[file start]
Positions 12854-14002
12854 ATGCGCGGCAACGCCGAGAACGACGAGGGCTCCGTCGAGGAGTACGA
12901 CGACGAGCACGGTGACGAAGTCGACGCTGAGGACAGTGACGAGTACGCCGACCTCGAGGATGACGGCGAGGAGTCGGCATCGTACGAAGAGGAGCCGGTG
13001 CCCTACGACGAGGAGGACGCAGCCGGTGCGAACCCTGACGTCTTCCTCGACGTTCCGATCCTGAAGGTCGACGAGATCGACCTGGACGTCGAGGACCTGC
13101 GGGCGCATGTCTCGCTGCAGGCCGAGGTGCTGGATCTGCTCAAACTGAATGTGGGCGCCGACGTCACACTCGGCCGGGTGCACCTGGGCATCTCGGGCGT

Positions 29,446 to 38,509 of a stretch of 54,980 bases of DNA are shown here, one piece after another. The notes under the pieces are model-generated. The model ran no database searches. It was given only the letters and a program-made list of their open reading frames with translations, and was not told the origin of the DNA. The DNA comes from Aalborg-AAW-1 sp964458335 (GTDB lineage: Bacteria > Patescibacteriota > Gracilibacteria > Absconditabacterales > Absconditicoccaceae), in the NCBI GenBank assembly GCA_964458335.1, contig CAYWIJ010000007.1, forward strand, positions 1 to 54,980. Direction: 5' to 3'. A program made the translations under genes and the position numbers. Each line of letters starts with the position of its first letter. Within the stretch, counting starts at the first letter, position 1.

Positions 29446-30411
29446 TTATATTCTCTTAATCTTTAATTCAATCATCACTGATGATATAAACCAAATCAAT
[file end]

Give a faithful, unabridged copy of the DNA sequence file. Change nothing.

Positions 12854-14002
12854 ATGCGCGGCAACGCCGAGAACGACGAGGGCTCCGTCGAGGAGTACGA
12901 CGACGAGCACGGTGACGAAGTCGACGCTGAGGACAGTGACGAGTACGCCGACCTCGAGGATGACGGCGAGGAGTCGGCATCGTACGAAGAGGAGCCGGTG
13001 CCCTACGACGAGGAGGACGCAGCCGGTGCGAACCCTGACGTCTTCCTCGACGTTCCGATCCTGAAGGTCGACGAGATCGACCTGGACGTCGAGGACCTGC
13101 GGGCGCATGTCTCGCTGCAGGCCGAGGTGCTGGATCTGCTCAAACTGAATGTGGGCGCCGACGTCACACTCGGCCGGGTGCACCTGGGCATCTCGGGCGT

Positions 29,446 to 38,509 of a stretch of 54,980 bases of DNA are shown here, one piece after another. The notes under the pieces are model-generated. The model ran no database searches. It was given only the letters and a program-made list of their open reading frames with translations, and was not told the origin of the DNA. The DNA comes from Aalborg-AAW-1 sp964458335 (GTDB lineage: Bacteria > Patescibacteriota > Gracilibacteria > Absconditabacterales > Absconditicoccaceae), in the NCBI GenBank assembly GCA_964458335.1, contig CAYWIJ010000007.1, forward strand, positions 1 to 54,980. Direction: 5' to 3'. A program made the translations under genes and the position numbers. Each line of letters starts with the position of its first letter. Within the stretch, counting starts at the first letter, position 1.

Positions 29446-30411
29446 TTATATTCTCTTAATCTTTAATTCAATCATCACTGATGATATAAACCAAATCAAT